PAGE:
Price Discrimination on Priceline

As a pricing person, is a fascinating site. Priceline is like a “normal” travel site where travelers can purchase airline tickets, hotel rooms, and rental cars, but it also offers a “Name Your Own Price” feature. This lets people offer to pay $200 for a 4-star hotel room in Midtown Manhattan, for example, and then sees if any hotels meeting the criteria will accept the price. (That query recently saved a client of ours a few hundred dollars.)

Once you reserve a hotel room, Priceline naturally wants to sell you a rental car. Here’s where it gets interesting. If your price is accepted, Priceline takes you to a new page, that looks something like this:

Priceline also send you an email a few minutes later, which also offers rental car upsells. Notice anything different?

The prices in the email are $1-$2 more expensive. This type of testing is a great idea, especially for travel purchases where customers expect that prices will fluctuate. (Amazon got into trouble with customers for randomly varying the prices of items like DVD players to different customers.) Does anyone with more knowledge and/or experience with Priceline know whether the price differences are due to:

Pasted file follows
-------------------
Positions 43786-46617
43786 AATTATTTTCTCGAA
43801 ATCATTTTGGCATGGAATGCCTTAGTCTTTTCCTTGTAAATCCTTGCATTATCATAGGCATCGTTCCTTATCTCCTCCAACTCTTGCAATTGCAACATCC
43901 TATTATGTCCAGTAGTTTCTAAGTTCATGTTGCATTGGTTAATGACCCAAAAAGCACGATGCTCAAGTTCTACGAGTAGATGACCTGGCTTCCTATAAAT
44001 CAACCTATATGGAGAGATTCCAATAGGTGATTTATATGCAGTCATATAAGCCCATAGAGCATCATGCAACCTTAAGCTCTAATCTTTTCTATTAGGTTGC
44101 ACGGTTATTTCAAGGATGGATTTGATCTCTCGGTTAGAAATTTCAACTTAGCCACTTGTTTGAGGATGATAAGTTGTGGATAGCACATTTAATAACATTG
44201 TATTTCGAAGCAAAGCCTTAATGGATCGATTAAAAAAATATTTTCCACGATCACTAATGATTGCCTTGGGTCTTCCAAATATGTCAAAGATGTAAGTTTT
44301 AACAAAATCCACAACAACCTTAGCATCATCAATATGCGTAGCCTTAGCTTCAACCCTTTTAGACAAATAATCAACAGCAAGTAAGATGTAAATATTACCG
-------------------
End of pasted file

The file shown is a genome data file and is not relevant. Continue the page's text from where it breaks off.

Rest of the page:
• Just testing, or
  • Thinking that people who want immediate results online might be more willing to commit at a lower price (seems counterintuitive to me).
  • Something else?

By the way, when I got around to clicking on one of the links the next day, the prices bore no resemblence to the stating figures– they were much higher. And they were consistent whether I used to online page or the email page.

One Comment

  1. rsomers

    Hi Reuben,

    Good question on ‘what are they testing.’ Without knowing intent, it’s hard to intuit whether an experience like this is an elasticity test or a lack of synch between different means of messaging.

    When testing the price on the clickthrough, it’s worth clearing cookies and/or using different browsers. Oftentimes if there’s A/B testing going on they’ll cookie you to ensure that, once shown an offer, you’re not shown a different one on the next visit.

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